A recent study at the DML station in Antarctica indicates that at this site the preserved snow/ice-core δ15N(NO) is more sensitive to the snow accumulation rate compared to TCO (Winton et al., 2020). Throughout our record, the mean annual snow accumulation rate during 1976–2000 was (0.078±0.027) w.e. m yr−1 (1σ), slightly higher than that of (0.066 ± 0.030) w.e. m yr−1 (1σ) before 1970. This alone would lead to a mean decrease in the preserved δ15N(NO) by ∼ 9.0 ‰ as a result of the shortened duration of nitrate in the photic ozone, assuming TCO was the same before and after 1976 (Fig. 4a, dashed blue line). Meanwhile, if we assume the snow accumulation rate had stayed the same throughout the record, the changes in the springtime TCO after 1976 would lead to a maximum increase in the preserved δ15N(NO) by ∼ 6.9 ‰ (Fig. 4a, dashed green line). These sensitivity tests suggest the overall effect of the ozone hole on preserved δ15N(NO) is nevertheless small compared to the observed δ15N(NO) values and variability, and this effect has been offset by the effects of the increased snow accumulation rate over the same period (i.e., blue and green lines in Fig. 4 cancel each other after 1976 and make the red line in the model). In addition, in comparison with the maximum level of changes in the preserved δ15N(NO) that could be caused by the ozone hole, annual snow accumulation rate variations at the South Pole can lead to ±14.3 ‰ (1σ) annual δ15N(NO) variability, which is also larger than the maximum effects of the ozone hole on preserved δ15N(NO). These together mask the effect of the ozone hole although it was gradually enhanced from ∼ 1976 to ∼ 2000, and they explain why the observed and modeled δ15N(NO) records display no response to the ozone hole.
In contrast to δ15N(NO), the preserved Δ17O(NO) is affected by the post-depositional processing mainly through recycling of nitrate in the overlying atmosphere and the cage effect. Over the period of the ozone hole, enhanced surface UV radiation tended to enlarge the cage effect; at the same time, recycled nitrate formed in the overlying atmosphere was also affected by the decreases in surface O3 and increases in HOx radicals. These changes both tend to lower Δ17O(NO). Nevertheless, the model did not reproduce the observed Δ17O(NO) decrease from ∼ 1976 to ∼ 2000. Even without considering the slightly higher snow accumulation rate in the 1980s and 1990s, the modeled Δ17O(NO) in the ozone hole period was only ∼ 0.8 ‰ lower than that before 1970 (Fig. 4b, dashed green line). These results suggest that the Antarctica ozone hole has not left any apparent signals in Δ17O(NO) either. Note the model did not consider long-term trends in e-folding depth that is determined by snow LAIs (e.g., BC and dust) because snow LAIs at the South Pole have stayed relatively constant in the past few decades (Winski et al., 2021). Changes in the export fraction of the snow-sourced nitrate (fexp) would also affect the final preserved δ15N(NO) and Δ17O(NO), but how this has changed in the past is unknown. The fexp determines how much of the reformed nitrate is recycled back to snow, and the archived δ15N(NO) increases with increasing fexp, while the archived Δ17O(NO) responds oppositely but with a smaller degree of response (Jiang et al., 2021). The fact that only a 3.4 ‰ decrease in Δ17O(NO) but no changes in δ15N(NO) were observed excludes the possible effects of a varying fexp on the observed decrease of Δ17O(NO).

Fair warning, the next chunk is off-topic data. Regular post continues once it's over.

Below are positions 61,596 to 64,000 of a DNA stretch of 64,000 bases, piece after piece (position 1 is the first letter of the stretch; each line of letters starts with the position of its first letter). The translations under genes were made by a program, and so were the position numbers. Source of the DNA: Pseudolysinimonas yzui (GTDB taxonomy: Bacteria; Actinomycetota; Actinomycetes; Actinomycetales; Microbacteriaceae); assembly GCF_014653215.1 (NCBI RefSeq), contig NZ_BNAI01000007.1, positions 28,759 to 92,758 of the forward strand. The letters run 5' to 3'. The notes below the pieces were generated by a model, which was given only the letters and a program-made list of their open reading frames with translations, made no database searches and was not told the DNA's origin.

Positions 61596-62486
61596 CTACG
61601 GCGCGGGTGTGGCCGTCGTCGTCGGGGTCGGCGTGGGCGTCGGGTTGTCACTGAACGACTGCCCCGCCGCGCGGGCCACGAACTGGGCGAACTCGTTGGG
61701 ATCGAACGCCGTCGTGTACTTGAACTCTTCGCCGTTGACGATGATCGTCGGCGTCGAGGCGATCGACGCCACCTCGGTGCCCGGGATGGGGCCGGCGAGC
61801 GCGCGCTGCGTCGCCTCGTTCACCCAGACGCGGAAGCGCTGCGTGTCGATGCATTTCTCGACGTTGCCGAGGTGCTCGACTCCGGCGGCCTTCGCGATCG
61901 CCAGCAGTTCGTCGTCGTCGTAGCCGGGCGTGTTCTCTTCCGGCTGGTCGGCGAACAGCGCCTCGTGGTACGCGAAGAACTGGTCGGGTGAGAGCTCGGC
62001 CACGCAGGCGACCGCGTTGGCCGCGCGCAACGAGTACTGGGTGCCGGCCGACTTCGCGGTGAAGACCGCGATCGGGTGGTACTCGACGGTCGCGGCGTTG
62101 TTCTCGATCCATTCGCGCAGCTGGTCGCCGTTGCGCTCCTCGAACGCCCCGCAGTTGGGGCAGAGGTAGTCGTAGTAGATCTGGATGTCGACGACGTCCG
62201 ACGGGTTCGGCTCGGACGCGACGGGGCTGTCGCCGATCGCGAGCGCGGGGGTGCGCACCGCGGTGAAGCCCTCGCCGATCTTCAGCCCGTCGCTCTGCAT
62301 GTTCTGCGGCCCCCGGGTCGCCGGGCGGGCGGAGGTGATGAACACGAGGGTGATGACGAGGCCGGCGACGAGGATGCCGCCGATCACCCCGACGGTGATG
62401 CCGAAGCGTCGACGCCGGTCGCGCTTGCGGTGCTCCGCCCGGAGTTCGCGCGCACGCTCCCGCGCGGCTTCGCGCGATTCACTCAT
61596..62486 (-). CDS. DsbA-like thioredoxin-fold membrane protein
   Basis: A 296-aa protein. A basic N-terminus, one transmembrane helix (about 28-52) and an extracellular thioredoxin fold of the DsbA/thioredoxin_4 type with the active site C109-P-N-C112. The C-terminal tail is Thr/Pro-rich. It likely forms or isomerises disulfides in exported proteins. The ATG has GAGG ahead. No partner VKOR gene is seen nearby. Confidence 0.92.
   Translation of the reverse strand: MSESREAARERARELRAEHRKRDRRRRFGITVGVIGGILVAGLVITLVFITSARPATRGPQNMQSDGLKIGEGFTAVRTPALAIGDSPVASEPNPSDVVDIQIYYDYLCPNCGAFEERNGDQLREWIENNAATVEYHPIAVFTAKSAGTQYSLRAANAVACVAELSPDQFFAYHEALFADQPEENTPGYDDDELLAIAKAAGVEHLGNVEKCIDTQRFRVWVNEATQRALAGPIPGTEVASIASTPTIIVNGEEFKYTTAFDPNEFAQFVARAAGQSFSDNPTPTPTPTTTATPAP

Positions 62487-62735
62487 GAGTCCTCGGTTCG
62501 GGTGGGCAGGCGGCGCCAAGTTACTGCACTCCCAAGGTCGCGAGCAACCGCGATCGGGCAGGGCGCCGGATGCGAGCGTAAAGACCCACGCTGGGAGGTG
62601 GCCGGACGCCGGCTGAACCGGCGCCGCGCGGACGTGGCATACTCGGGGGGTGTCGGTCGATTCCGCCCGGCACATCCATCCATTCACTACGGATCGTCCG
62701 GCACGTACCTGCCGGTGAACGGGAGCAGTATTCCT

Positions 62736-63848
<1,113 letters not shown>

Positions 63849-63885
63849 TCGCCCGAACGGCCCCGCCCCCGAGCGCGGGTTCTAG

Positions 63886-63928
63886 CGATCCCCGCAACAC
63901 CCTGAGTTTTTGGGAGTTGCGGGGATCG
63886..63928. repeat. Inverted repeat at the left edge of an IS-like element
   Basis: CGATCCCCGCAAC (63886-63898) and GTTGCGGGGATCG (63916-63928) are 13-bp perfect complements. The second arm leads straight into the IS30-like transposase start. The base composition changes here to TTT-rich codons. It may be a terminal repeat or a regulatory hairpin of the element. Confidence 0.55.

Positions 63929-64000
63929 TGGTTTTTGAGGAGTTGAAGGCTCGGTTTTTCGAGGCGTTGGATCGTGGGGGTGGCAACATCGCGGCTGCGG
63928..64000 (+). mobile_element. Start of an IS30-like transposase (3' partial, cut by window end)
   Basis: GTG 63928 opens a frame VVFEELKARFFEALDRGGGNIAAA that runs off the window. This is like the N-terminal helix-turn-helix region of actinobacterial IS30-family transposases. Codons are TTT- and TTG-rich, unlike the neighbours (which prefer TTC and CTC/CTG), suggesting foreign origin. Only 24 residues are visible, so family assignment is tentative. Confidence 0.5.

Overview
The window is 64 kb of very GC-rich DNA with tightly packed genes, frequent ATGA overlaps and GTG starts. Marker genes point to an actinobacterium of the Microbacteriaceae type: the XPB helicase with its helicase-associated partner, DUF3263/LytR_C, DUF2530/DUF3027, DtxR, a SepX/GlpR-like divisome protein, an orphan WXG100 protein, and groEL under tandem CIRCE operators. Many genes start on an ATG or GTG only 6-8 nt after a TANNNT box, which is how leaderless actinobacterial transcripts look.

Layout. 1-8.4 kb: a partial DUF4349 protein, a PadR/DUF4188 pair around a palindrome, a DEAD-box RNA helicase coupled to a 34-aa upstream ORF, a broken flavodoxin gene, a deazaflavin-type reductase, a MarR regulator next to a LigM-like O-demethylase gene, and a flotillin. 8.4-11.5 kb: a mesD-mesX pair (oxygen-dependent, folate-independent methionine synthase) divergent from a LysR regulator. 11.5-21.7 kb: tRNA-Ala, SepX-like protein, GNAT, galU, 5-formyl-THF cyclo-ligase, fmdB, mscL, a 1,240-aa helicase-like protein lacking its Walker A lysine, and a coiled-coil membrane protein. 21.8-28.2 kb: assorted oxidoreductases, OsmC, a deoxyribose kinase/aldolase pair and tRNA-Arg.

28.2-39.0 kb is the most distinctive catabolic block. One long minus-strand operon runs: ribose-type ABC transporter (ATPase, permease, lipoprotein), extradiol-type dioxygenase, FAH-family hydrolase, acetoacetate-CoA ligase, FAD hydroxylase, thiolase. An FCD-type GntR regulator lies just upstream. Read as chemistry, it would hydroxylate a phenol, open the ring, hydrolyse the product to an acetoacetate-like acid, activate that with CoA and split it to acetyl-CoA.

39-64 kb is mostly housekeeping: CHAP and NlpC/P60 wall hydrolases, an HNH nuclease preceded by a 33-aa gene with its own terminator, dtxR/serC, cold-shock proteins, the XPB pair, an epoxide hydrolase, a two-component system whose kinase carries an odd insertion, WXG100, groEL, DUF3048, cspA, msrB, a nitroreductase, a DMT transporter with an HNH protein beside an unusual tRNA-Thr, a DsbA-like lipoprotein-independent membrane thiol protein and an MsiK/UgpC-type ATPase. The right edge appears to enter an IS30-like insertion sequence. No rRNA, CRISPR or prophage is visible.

In all, the above analysis indicates that the Antarctica ozone hole has not left detectable signals in ice-core δ15N(NO) and Δ17O(NO) at the South Pole. For δ15N(NO), this is mainly because the signal was offset by changes in the snow accumulation rate occurring at the same time, in addition to the fact that the ozone hole effects on δ15N(NO) are overall small. For Δ17O(NO), the effects of the ozone hole were nevertheless small, i.e., only ∼ 0.8 ‰ additional Δ17O(NO) reduction in the model even without considering the consequences of the changing snow accumulation rate.